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What is the Pay Review Body or ‘PRB’?

Governments can use different routes to decide pay increases. Often UK governments ask the NHS Pay Review Body, known as the PRB, to look at evidence and make recommendations, before ministers set the award for NHS staff employed on Agenda for Change contracts.  
There are four key stages to the PRB process:
Stage one: Governments must issue a remit letter to the Pay Review Body (PRB). This letter from a minister sets the parameters and is the first indication of the timeline. 

Stage two: The PRB gathers and takes evidence to inform its decisions. 

Stage three: The PRB reports to the government setting out its recommendations on pay. 

Stage four: The government decides any pay increase for NHS staff after receiving the report. 

What will the PRB process mean in practice this year?

Graphic of a letter coming out of an envelope

Stage one

The Secretary of State for Health and Social Care in England, Sajid Javid, wrote to the PRB on 30 November asking it to advise on NHS pay for England.   

In line with the UK government’s spending review, the formal remit letter underlined the need for the PRB to consider the difficult economic context and the affordability of any pay award for NHS staff. It also said the government must balance the need to ensure fair pay for public sector workers while protecting funding for frontline services. These are arguments we will continue to challenge.  

Similar remit letters were issued by health ministers in Wales and Northern Ireland.   

The Scottish government did not ask the PRB to make recommendations. Instead, it will make its own pay offer in direct negotiations with unions and NHS employers. While the PRB has not been asked to make a recommendation in Scotland, members will draw heavily on the RCN’s evidence to the PRB in their negotiations. 

Graphic of an ear listening

Stage two

Before making recommendations, the PRB can commission research on pay and related matters. It also visits workplaces to hear from employers and staff. The PRB organised a number of visits across England, Wales and Northern Ireland for this year’s pay round. Wherever possible, the RCN ensured that the voices of nursing staff were heard loud and clear.   

The PRB takes written and oral evidence from NHS trade unions, including the RCN, NHS Employers and providers and the government.    

This year the RCN submitted written evidence which was overseen and reviewed by your elected governing members.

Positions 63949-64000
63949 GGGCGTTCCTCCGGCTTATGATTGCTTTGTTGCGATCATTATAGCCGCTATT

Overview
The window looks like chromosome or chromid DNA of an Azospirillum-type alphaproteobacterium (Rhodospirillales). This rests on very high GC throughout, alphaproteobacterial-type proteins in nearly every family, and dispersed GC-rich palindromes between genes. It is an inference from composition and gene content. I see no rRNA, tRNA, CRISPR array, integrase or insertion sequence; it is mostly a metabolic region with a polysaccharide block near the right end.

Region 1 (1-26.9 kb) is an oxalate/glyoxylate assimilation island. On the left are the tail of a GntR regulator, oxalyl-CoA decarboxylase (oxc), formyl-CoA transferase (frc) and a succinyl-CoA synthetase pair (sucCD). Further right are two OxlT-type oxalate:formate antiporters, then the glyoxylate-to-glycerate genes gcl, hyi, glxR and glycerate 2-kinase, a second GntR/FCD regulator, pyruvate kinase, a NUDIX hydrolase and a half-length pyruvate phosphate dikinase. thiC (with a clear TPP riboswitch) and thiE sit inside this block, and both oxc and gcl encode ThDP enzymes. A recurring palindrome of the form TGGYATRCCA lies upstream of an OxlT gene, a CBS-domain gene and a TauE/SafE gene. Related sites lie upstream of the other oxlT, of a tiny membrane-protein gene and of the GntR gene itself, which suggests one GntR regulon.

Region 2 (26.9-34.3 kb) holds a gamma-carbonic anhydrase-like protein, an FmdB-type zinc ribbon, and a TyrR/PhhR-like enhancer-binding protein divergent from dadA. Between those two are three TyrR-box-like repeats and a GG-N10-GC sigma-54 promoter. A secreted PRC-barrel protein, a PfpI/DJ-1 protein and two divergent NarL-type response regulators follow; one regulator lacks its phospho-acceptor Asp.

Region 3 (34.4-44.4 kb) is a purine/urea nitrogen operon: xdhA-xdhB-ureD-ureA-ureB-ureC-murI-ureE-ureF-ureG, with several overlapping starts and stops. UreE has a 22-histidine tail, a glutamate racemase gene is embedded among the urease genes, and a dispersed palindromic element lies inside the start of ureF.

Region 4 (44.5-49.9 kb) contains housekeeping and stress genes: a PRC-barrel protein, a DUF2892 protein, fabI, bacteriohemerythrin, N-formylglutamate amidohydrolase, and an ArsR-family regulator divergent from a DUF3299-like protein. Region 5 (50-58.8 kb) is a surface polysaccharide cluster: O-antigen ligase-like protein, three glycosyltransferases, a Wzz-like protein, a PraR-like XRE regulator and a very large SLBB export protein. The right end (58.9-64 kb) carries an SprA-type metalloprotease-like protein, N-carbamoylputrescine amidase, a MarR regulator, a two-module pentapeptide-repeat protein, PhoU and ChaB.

At the heart of our submission are the views of RCN members – expressed through our annual member survey.  

Our evidence sets out a robust, evidence-based case for why nursing staff need a substantial pay rise of 5% above Retail Price Index (RPI) inflation, which was running at 7.5% in December.  

The Retail Price Index is an important economic measurement of how quickly the cost of everyday retail goods is rising. 

Our evidence says a pay award that goes 5% above RPI is needed to: 

  • Cover the cost of living: we want an above inflation pay award that absorbs increases to National Insurance and pension contributions, and factors in rising food and energy costs. We’re also calling for the real living wage for those on the lowest pay.  
  • Address the staffing crisis: we stress the link between pay and safe staffing and call for Retention Premia Payments and Recruitment Premia Payments to be paid for all nursing roles to begin addressing a chronically understaffed workforce. 
  • Begin to recover lost earnings: over the past 10 years, the value of Agenda for Change pay has fallen in real terms by between 9% and 14%. Once you factor in National Insurance increases and upcoming pension contribution rises, a band 5 nurse with seven years’ experience will take home £400 less this year than they did in 2021.  
Graphic image of a calendar

Stage three

After considering all the evidence, the PRB will make recommendations to the governments. Ministers have indicated that they expect the PRB to report in May.

When the government first indicated this timeline we expressed bitter disappointment that, once again, your pay award – which you should get by 1 April – will be delayed. We’ll continue to pressure governments across the UK for timely action so members are not left waiting.

Graphic of voting hands

Stage four

Government ministers consider the PRB’s advice, but pay increases and how they're funded are political decisions – ministers have the option all along to invest in nursing.

In our submission to the PRB this year, we urge the body to assert its independence to make wide-ranging and meaningful recommendations.

What happens after the announcement? 

Once the government announces a pay award after the PRB process, they are not obliged to put it to a vote of NHS staff. The RCN has, however, committed to asking members whether they feel the award is adequate and what further action they might wish to take.

On the other hand, in Scotland, where the government will make a pay offer rather than a pay award, health unions will ask their members whether they accept or reject the offer. 

Campaign with us for fair pay

The RCN’s Fair Pay for Nursing campaign aims to secure a fully funded pay increase of 5% above inflation for all nursing staff covered by Agenda for Change terms, as part of a one-year deal that applies equally to all bands.  

While the PRB process applies to NHS staff, the RCN is clear that there must be parity of pay and other terms and conditions for nursing staff in all settings.     

Read these 10 things to say about pay and spread the word among your colleagues.

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